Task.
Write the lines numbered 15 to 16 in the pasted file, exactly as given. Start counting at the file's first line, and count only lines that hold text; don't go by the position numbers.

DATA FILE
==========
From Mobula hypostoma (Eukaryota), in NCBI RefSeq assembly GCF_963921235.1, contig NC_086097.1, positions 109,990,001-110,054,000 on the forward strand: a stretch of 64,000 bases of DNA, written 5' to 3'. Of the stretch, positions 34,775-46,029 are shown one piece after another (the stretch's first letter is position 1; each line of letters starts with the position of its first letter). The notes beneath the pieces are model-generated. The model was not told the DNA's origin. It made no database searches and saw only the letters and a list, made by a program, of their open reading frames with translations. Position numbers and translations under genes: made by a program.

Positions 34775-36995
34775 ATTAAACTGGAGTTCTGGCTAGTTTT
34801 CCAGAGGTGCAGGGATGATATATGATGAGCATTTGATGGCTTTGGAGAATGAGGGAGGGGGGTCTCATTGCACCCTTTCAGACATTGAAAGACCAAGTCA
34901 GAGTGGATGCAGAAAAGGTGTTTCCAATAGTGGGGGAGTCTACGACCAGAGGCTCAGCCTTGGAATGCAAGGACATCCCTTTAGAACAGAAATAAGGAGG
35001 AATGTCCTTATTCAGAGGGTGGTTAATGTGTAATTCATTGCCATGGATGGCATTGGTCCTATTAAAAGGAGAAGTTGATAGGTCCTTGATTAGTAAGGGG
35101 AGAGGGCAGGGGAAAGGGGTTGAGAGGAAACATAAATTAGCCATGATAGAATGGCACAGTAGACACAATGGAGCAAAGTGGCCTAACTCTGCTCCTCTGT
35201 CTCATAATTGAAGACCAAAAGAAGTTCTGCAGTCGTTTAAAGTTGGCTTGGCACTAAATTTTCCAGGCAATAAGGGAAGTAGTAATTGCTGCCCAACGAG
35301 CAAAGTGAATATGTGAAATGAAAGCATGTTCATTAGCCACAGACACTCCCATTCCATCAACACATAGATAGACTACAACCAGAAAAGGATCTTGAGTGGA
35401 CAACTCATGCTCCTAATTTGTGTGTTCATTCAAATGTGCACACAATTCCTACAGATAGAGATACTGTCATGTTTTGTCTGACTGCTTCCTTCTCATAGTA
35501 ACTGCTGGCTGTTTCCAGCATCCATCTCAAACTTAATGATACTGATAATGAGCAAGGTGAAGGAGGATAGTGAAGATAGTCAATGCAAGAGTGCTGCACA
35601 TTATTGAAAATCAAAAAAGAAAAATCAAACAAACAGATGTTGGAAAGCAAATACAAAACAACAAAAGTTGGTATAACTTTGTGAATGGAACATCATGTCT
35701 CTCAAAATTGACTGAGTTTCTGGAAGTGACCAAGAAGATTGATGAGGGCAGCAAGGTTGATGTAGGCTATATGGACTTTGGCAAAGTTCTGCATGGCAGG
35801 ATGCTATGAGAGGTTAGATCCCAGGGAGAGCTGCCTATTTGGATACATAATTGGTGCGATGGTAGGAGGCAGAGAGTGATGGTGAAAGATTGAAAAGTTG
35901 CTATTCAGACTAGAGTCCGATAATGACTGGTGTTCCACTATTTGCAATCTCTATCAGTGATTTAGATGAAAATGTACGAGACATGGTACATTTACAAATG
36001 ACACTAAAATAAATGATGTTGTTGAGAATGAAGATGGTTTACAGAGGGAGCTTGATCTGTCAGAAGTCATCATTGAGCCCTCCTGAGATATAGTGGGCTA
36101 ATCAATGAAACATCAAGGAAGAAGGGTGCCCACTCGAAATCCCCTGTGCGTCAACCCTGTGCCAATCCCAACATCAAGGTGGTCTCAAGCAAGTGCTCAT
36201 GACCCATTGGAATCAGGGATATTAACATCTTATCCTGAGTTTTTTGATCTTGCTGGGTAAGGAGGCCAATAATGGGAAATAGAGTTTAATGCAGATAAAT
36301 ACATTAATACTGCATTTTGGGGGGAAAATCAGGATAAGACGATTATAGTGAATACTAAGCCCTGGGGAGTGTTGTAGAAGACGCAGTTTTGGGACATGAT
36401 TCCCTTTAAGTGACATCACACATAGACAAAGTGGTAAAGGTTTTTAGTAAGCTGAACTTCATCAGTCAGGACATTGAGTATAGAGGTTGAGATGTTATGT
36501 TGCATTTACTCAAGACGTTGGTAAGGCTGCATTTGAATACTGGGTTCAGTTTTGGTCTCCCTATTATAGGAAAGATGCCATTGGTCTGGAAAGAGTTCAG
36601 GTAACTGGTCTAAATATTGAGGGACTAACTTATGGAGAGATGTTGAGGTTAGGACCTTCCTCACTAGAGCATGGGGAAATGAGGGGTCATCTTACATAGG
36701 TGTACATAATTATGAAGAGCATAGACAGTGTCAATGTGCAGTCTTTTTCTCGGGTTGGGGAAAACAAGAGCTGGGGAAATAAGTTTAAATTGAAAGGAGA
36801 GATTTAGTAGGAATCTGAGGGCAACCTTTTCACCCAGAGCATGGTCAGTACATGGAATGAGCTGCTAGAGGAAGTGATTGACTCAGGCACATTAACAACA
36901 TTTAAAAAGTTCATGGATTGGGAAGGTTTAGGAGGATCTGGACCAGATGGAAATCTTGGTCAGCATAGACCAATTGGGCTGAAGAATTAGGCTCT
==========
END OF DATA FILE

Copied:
35901 CTATTCAGACTAGAGTCCGATAATGACTGGTGTTCCACTATTTGCAATCTCTATCAGTGATTTAGATGAAAATGTACGAGACATGGTACATTTACAAATG
36001 ACACTAAAATAAATGATGTTGTTGAGAATGAAGATGGTTTACAGAGGGAGCTTGATCTGTCAGAAGTCATCATTGAGCCCTCCTGAGATATAGTGGGCTA